CLEARWATER, Fla. -- Few hitters in the game today can make a tape-measure home run look as effortless as Miguel Cabrera. Just as few can make it sound that way.
While the 6,061 in attendance at Bright House Field saw Cabrera test the depths of the ballpark with his three-run homer to left field, Cabrera claims he just saw a way to avoid a double play with runners in scoring position when he blistered a Jonathan Papelbon fastball.
"With a runner in scoring position with one out, I try to hit the ball in the gap," Cabrera said. "I try not to kill the inning with a ground-ball double play right there. It was like my goal to try to elevate the ball, try to hit the gap."
He certainly did that. The ball nearly landed in the players' parking lot behind the stadium. A bartender at one of the tiki bars along the left-field concourse said the ball hit the back fence behind the bar, about 100 feet beyond the left-field fence. Most teams don't even attempt to do measurements on Spring Training home runs, but the best guess was a 450-foot drive.
Players have homered into the players' parking lot in the past, especially during batting practice. Most of those, however, take place during batting practice -- not during a game.
It was the second home run of the spring for Cabrera, who said he's trying to get his timing down quickly before he leaves to join Venezuela for the World Baseball Classic.
The tape-measure drive upstaged Nick Castellanos' first home run in a Tigers uniform, an opposite-field drive to right-center field that looked a lot like a classic Cabrera homer. Castellanos understood.
"I hit a home run. That guy hit a moon shot," Castellanos said.
Smyly keeps eyes on Phillies' Lee to pick up tips
CLEARWATER, Fla. -- Most starting pitchers will tell you that they don't care who's starting on the mound for the other team. They try to beat the opponent, not the opposing pitcher.
Cliff Lee is not most starting pitchers. For Drew Smyly, he's the standard for his style of game. So when Smyly wasn't pitching during the first two innings, he was watching Lee, trying to get a tip, to notice something that could help his game.
"Every pitch," Smyly said afterward, "I was in the dugout just watching it. I always like seeing how he attacks the hitters, what he throws in certain counts, because I feel like we're pretty much the same. I always like to take notes when he pitches.
"He commands his pitches so well, in and out. Guys never know what's coming. Watching that, it's what I want to do. You know, I'm not going to blow a fastball by every guy, so I have to work in and out."
They have a lot more in common than that. Both hail from Arkansas, and both were Razorbacks in college. They have the same agent, and they both go home during the offseason, when they've found themselves working out at the same place in Little Rock on occasion, along with Cubs pitcher Travis Wood.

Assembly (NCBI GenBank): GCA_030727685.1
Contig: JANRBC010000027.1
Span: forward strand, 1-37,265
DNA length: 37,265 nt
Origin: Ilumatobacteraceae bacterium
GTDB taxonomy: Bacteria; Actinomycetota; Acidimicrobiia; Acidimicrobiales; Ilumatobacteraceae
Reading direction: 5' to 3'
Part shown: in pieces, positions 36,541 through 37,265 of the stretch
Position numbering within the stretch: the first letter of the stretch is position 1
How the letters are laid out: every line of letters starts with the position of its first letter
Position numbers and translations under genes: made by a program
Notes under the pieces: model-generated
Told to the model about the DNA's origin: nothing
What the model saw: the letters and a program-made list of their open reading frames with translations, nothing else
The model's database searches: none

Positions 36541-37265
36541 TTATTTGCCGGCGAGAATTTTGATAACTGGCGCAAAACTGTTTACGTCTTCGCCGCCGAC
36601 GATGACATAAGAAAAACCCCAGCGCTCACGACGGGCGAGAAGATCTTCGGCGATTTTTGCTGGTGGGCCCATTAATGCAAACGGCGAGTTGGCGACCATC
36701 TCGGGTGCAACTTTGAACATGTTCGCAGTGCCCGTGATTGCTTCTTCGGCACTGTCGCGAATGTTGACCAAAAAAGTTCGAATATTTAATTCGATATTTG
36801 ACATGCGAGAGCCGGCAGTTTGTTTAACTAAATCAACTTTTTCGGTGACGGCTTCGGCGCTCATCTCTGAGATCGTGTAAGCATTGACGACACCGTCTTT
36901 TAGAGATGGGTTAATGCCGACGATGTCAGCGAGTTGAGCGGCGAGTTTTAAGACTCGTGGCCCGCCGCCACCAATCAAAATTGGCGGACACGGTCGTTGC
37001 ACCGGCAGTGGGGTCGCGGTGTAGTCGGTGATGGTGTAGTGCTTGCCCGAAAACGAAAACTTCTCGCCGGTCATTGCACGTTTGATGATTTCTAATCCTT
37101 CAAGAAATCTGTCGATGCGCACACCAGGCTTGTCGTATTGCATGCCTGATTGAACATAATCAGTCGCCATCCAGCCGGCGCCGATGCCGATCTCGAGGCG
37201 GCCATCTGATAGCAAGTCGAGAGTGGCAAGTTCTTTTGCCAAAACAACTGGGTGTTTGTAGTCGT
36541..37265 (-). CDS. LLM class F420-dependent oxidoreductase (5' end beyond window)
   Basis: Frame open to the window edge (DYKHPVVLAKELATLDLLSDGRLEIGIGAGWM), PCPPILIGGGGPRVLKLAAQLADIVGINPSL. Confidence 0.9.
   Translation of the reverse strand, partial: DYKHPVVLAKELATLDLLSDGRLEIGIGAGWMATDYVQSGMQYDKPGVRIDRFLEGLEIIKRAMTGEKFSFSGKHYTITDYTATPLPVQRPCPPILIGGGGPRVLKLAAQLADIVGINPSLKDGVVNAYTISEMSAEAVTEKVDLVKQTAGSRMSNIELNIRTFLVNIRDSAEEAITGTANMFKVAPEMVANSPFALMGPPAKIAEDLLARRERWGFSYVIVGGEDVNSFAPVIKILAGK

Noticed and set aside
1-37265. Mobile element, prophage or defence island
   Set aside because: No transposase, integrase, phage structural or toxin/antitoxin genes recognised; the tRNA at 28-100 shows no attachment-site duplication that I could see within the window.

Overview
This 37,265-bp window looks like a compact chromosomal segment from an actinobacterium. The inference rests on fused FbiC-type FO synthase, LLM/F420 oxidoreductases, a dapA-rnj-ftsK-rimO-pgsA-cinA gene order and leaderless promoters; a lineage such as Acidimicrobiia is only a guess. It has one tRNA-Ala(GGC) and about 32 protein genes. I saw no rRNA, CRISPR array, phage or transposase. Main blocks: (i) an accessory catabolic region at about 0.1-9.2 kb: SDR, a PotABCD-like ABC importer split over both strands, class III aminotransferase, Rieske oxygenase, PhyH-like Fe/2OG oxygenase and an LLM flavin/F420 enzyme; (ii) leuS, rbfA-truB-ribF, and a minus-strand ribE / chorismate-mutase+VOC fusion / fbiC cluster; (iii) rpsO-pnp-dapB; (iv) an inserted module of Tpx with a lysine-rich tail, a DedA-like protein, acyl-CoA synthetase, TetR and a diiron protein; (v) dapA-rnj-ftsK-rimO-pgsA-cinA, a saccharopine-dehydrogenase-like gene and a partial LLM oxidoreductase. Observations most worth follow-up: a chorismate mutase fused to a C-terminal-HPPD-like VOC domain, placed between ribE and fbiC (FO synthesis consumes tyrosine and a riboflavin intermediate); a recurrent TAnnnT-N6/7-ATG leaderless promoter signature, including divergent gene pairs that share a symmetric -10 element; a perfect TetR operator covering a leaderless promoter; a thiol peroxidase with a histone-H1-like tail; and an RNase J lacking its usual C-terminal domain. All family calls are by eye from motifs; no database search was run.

"I don't know if he tries to emulate me," Lee said of Smyly, "but he has asked a few questions and I try to give some pointers here and there, and I'm more than happy to help those guys out."
The intensity of Lee's workouts, and the repetition involved, amazed Smyly, but he did pick up ideas. His best tip of the winter, however, might have been a mechanical tweak that Tigers pitching coach Jeff Jones made during TigerFest to improve Smyly's changeup.
Smyly threw just a few changeups during his two innings of one-hit ball Monday, and he hit the strike zone with only one. He said the feel for it, however, was much easier than what he had thrown last year, when he was trying to force the motion.
"My command for it is better," Smyly said. "My feel for it is better. The angle of it, it's more changeup-like. Sometimes last year it would cut on me. It's a lot more consistent."
Belliard cleared by doctor to coach first base
CLEARWATER, Fla. -- It wasn't an injury absence technically, but Rafael Belliard's absence from the first-base coaching box so far this spring was a reason for worry. It ended Monday.
When Belliard took his new position coaching first base for the Tigers' 10-1 win over the Phillies, he made what he considered a major step in his road back from prostate cancer. It came less than four weeks after surgery to remove two tumors.
His doctor didn't want him out on the field when games began over the weekend because he worried that a sudden movement to get out of the way of a foul ball could open up wounds from his surgery and cause bleeding. So Belliard waited.
Dr. Vipul Patel was Belliard's guest at Joker Marchant Stadium on Sunday, when the Tigers hosted the Phillies, and he also gave Belliard clearance to begin coaching at first Monday. Belliard hopes to be cleared to take part in batting practice next week.
Dirks ready to return from rib cage strain
CLEARWATER, Fla. -- The Tigers have had enough injury news already in their camp that they were due for some good news. They got it Monday morning with outfielder Andy Dirks.
A day after Dirks was scratched from the lineup with a left intercostal strain, manager Jim Leyland said Dirks was feeling much better Monday morning.
"It wasn't near as bad as what they thought," Leyland said.
He could have made the trip for the afternoon game against the Phillies, but Leyland said they decided to play it cautious rather than rush him for a matchup with left-hander Cliff Lee.
Before the injury, Dirks was on the travel roster to Kissimmee for Tuesday's game against the Astros. With Nick Castellanos playing the entire game in left field Monday against the Phillies and Jeff Kobernus at DH, it's likely Dirks will play Tuesday.
"He's ready," Leyland said. "He took some swings today and said he felt fine. He didn't say he felt great, but he could've played today if I had wanted him to."